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Intel to cut 11 percent of workforce, take $1.2 billion charge amid weaker 2016 outlook

CFO Stacy Smith is also shifting to a new role at the company.

Asa Mathat

Intel on Tuesday confirmed it plans to cut 12,000 jobs — that’s 11 percent of its workforce — as it tries to adjust to a shift away from its core PC business.

The chip giant will take a $1.2 billion charge associated with the restructuring, but says the move will save $750 million this year and $1.4 billion per year by the middle of next year.

“Our results over the last year demonstrate a strategy that is working and a solid foundation for growth,” CEO Brian Krzanich said in a statement. “These actions drive long-term change to further establish Intel as the leader for the smart, connected world.”

Along with the restructuring, Intel posted quarterly results. Earnings were ahead of what many analysts were expecting, but the chipmaker cut its sales and profit outlook for the remainder of the year.

The chip giant now expects sales will rise in the “mid-single digits” as compared to a prior forecast that revenue would be up in the mid- to high single digits. It also cut its forecast for gross profit margin to 62 percent, down a percentage point from its prior estimate.

For the January-to-March quarter, the company reported adjusted per-share earnings of 54 cents per share on revenue of $13.8 billion. Intel had been expected to post earnings of 47 cents per share on revenue of $13.8 billion, according to Thomson Financial.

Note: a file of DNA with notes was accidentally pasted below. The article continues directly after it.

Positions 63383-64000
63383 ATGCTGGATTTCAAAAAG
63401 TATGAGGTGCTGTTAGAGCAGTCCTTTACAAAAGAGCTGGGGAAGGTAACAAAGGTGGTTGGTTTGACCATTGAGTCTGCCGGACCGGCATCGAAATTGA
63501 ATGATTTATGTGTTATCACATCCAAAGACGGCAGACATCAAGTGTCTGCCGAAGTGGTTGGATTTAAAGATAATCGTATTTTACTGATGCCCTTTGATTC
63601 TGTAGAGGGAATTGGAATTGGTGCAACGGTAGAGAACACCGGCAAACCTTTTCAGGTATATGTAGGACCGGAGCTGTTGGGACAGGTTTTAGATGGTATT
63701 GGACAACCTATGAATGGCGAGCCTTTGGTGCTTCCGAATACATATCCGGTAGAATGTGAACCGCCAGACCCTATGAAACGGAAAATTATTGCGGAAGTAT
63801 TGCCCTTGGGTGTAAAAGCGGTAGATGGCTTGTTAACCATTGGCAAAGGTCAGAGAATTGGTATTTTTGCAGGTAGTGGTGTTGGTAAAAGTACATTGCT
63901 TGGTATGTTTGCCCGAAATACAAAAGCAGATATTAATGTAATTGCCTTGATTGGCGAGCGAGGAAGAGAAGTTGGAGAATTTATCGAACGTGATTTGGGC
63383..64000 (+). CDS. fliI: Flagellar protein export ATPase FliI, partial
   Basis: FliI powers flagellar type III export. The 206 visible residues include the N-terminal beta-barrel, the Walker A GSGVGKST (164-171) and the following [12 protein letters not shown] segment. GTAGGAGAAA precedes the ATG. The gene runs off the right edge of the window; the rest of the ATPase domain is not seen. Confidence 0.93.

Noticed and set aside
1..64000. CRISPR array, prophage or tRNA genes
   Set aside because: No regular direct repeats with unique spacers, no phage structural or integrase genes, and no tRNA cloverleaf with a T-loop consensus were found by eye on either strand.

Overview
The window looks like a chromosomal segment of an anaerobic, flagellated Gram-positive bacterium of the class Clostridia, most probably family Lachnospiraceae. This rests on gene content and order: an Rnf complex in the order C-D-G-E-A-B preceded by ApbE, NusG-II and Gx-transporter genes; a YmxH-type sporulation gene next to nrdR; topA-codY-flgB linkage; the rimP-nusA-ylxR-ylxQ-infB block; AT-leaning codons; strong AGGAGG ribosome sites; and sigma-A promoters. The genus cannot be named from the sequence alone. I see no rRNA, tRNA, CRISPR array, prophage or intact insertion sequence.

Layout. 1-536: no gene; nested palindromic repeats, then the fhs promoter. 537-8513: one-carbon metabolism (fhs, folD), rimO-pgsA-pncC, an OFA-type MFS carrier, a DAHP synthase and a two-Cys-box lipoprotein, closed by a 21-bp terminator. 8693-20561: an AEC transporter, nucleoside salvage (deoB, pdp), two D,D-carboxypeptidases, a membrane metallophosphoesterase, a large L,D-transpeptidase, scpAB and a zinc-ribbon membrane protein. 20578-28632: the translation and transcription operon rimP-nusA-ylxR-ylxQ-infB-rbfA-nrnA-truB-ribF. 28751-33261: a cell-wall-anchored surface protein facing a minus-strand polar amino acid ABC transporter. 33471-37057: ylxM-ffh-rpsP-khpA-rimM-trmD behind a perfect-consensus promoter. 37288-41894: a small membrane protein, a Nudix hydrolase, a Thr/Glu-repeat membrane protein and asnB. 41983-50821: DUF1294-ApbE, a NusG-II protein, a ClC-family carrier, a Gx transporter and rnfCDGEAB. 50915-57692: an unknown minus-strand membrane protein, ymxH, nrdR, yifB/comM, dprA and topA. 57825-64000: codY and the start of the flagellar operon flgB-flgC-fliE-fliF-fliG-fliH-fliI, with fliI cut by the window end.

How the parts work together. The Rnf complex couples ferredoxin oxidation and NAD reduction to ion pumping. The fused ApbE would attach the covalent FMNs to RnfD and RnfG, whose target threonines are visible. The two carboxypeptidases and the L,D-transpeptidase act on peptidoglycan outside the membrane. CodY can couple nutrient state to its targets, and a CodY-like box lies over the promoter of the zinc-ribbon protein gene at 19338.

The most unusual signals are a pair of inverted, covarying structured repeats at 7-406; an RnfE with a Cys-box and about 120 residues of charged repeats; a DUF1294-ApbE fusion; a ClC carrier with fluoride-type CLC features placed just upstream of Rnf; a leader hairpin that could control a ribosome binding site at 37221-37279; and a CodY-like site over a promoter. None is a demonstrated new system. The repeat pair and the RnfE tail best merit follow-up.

The client computing group, which includes PC chips and remains Intel’s largest source of revenue, had sales of $7.5 billion, down 14 percent from the fourth quarter but up 2 percent from a year ago. The data center unit posted $4 billion in revenue, down 7 percent sequentially and up 9 percent from the prior year. The Internet of Things group had $651 million in revenue, up 4 percent from the fourth quarter and 22 percent from a year ago. Non-volatile memory revenue of $557 million was down 15 percent sequentially and 6 percent from a year earlier.

On the positive side, the security unit saw revenue rise to $537 million, up 5 percent sequentially and 12 percent from the prior year.

Krzanich said on a conference call with analysts that the transition beyond personal computer chips is well underway, with 40 percent of revenue and 60 percent of profit margin coming from places beyond PCs.

Shares were down slightly in after-hours trading, changing hands recently at $30.89, down 71 cents or more than 2 percent.

The company also said current CFO Stacy Smith will transition to a new role leading sales, manufacturing and operations once a new financial chief is in place.

Intel did not say where the layoffs would focus, but in an interview with CNBC, Smith said the the layoffs would be global and not concentrated on any one geographic region.

Update: On the conference call, Smith said the company is also cutting its 2016 forecast for the PC industry saying it expects the market to decline in the high single digit percentages, as opposed to a prior forecast that the market would drop in the mid-single digits. Smith said Intel is more cautious than most third party estimates.

Also, more than half of the planned job cuts will come this year, Smith said.

Although it didn’t break down mobile chip sales specifically, Smith and Krzanich said that the company continues to see sales improve and losses decline. The company said it is on track to reduce mobile losses by at least $800 million after trimming them by $1 billion last year.

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